Alumni of Furness College (1986), Barbara Daniels graduated from Lancaster to initially become a secondary school English teacher for 10 years. Whilst teaching she also played cricket as a hobby, to such a standard whereby she was selected to represent the England Women’s team in 1993. Playing for seven years, her illustrious career spanned 70 One Day internationals and 9 Test Match appearances. Touring around the world, Australia through to India, Daniels competed in two World Cups too.
An invaluable member of the English Women’s cricket team, Daniels’ most memorable series is thought to be her final number of appearances before retirement, against South Africa. Amassing 230 runs from five matches, to yield an run average of 57, including an innings of 95 at Taunton which proved one of many great innings throughout her career. Considered a top order batsman and handy right arm spin bowler, she also had the leadership skills to merit the vice-captaincy on numerous occasions while playing for England. Her greatest achievement while playing for England came in her first year of competitive action, winning the 1993 World Cup which was held for the first and only time it has been, in England.
Featuring in seven of the eight matches Daniels was inside the top 10 of the highest run totals scored in the whole competition. Beating New Zealand in the final comprehensively by 67 runs, Daniels was a part of a strong England side who won the third women’s World Cup comfortably. Taking to either form of cricket Daniels saw success in Test cricket as well as the shorter ODI, evidenced no better than her exquisite batting against New Zealand again, three years after the team’s World Cup success. Her innings of 160 – off 268 deliveries – including 20 boundaries still stands as the fifth highest by an English woman in a Test match and 15th greatest tally of a woman ever.
Daniels was a success both on and off the field where she became the first full time Executive Director of the Women’s Cricket Association leading the organisation into a merger when the England and Wales Cricket Board became established in 1998, proving a great influential figure within Women’s cricket. Now a level 4 Cricket Coach which she utilised when coaching the England Women’s Academy for two years, Daniels has since ran her own company which works with educating coaches across a number of sports.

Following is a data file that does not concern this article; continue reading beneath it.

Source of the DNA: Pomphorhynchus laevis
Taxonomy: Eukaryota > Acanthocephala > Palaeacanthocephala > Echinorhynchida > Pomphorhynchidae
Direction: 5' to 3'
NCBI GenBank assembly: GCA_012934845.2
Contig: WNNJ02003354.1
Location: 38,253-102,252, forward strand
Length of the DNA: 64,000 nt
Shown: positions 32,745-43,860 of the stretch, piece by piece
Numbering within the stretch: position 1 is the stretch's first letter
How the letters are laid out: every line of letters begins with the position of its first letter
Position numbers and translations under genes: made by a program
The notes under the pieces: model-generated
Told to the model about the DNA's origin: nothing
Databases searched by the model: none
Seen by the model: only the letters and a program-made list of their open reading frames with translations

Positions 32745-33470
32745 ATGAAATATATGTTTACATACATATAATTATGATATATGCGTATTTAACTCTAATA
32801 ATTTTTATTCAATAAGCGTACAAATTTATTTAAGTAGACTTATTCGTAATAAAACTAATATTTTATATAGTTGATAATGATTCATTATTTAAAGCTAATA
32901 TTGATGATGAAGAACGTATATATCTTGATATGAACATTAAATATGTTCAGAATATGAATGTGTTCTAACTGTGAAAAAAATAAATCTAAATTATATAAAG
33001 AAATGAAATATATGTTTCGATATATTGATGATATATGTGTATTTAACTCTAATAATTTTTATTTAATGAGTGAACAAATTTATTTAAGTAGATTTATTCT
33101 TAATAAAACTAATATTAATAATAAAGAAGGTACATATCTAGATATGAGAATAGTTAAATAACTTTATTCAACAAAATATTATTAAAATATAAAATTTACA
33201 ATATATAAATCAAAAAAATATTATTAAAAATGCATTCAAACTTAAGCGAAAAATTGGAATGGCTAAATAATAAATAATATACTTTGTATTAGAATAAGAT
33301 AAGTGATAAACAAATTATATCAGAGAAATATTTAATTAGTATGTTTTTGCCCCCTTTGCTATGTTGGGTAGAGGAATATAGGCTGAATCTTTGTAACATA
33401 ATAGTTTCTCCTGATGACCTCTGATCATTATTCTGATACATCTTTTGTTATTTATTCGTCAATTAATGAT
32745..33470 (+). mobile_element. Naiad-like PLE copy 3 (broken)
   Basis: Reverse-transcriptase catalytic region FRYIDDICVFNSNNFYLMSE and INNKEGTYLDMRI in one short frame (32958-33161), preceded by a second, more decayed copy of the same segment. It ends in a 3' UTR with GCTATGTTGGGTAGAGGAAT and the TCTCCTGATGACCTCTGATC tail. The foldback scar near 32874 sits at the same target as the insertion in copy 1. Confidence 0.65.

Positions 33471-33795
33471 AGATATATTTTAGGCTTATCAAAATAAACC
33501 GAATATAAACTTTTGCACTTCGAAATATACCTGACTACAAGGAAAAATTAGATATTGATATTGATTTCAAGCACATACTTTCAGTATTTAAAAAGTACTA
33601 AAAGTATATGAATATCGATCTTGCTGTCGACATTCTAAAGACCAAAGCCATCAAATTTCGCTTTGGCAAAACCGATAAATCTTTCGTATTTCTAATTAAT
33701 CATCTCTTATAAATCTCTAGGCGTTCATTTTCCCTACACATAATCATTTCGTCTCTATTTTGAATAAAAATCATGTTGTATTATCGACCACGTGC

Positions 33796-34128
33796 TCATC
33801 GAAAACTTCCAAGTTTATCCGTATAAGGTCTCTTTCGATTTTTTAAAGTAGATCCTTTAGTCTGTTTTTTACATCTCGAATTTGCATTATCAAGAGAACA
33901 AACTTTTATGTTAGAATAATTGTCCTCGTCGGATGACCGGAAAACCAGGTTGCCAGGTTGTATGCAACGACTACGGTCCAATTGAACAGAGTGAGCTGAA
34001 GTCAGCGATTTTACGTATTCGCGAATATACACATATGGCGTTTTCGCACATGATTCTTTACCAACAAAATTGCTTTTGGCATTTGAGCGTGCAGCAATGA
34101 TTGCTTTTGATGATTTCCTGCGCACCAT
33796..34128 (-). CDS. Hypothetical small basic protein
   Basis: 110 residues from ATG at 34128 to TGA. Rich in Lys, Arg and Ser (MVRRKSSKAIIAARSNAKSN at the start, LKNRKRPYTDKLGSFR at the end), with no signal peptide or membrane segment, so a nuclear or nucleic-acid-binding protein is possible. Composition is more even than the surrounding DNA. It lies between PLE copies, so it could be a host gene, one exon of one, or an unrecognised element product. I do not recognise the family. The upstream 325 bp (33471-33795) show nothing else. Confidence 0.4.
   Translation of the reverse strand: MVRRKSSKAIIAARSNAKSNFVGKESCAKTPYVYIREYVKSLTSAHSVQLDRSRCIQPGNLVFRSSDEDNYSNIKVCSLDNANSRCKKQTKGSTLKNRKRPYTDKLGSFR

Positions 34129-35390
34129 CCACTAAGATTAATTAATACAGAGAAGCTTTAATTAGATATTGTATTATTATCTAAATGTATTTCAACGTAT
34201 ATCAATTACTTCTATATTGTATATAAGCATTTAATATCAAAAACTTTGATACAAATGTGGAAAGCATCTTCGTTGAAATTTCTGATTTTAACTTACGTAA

Probably the University’s most celebrated sporting alumnus, Jason Queally rode to Olympic glory at the Sydney Olympics in the men’s 1km time trial 14 years ago. Jason, born in Staffordshire, attended Lancaster’s own Royal Grammar school, before going on to study Biological Sciences at the university.
A member of Bowland College, Queally graduated in 1992 and while at the university represented British Universities at none other than water polo. Since graduating from Lancaster, he went on to compete in the triathlon before primarily focusing on cycling, which would be his most successful sport.
After achieving close to the 1km record, Queally soon turned to cycling full-time in his mid-20s and saw success in the early stages of his career. His most profitable event, the 1km time trial, known colloquially as the ‘kilo’ which is four straight laps around the velodrome, was where Queally went on to win silver medal at the National Track Championships in 1996, beginning a flurry of silver medals in the 1998 Commonwealth Games held in Kuala Lumper and then the Cycling World Championships in Berlin a year later. Those three silver medals in varying competitions, were soon eclipsed on the opening day of the Sydney Olympics where Queally managed to smash his personal best by a second and a half with a time of 1:01.609 setting an Olympic record in his favoured event – which would only be bettered from a Brit by Chris Hoy four years later.
Aged 30, Queally entered the event only having cycled three time trials all year, but the underdog came out on top after an anxious wait, to beat the 15 competitive riders before him – including home favourite Shane Kelly who beat him in Malaysia at the Commonwealths two years prior.
After his crowning glory, Queally added another silver to his medal collection in the team sprint along side Hoy and Craig MacLean to finish off a dream maiden Olympics for the Lancaster graduate. Since Sydney, Queally saw success in the World Championships again, picking up one Gold, two Silvers and four bronzes over a six year period as well as gaining four silvers in the 2002 and 2006 Commonwealth Games. While Hoy competed in the 1km in Athens, Queally still competed in the team sprint, but Team GB were knocked out by the Germans, who went on to take Gold, despite GB posting the second fastest time of the competition.
In 2009 Queally was inducted into the British Cycling Hall of Fame and has been cited by London 2012 gold medalist Jason Kenny as a big influence to why he personally took to the velodrome. After retiring initially in 2008, only to come back to compete in the 2010 World Championships, Queally even hoped to qualify for the London Olympics 12 years on from his Olympic swansong, falling short at the final hurdle of qualification. Post-retirement following a remarkable career, Queally still is actively involved in cycling spheres throughout the sport to this day. More recently the English track-cyclist began our weekend Roses celebrations in May, fronting the ‘Roses Ride 2014’ before the day’s competitive action got underway.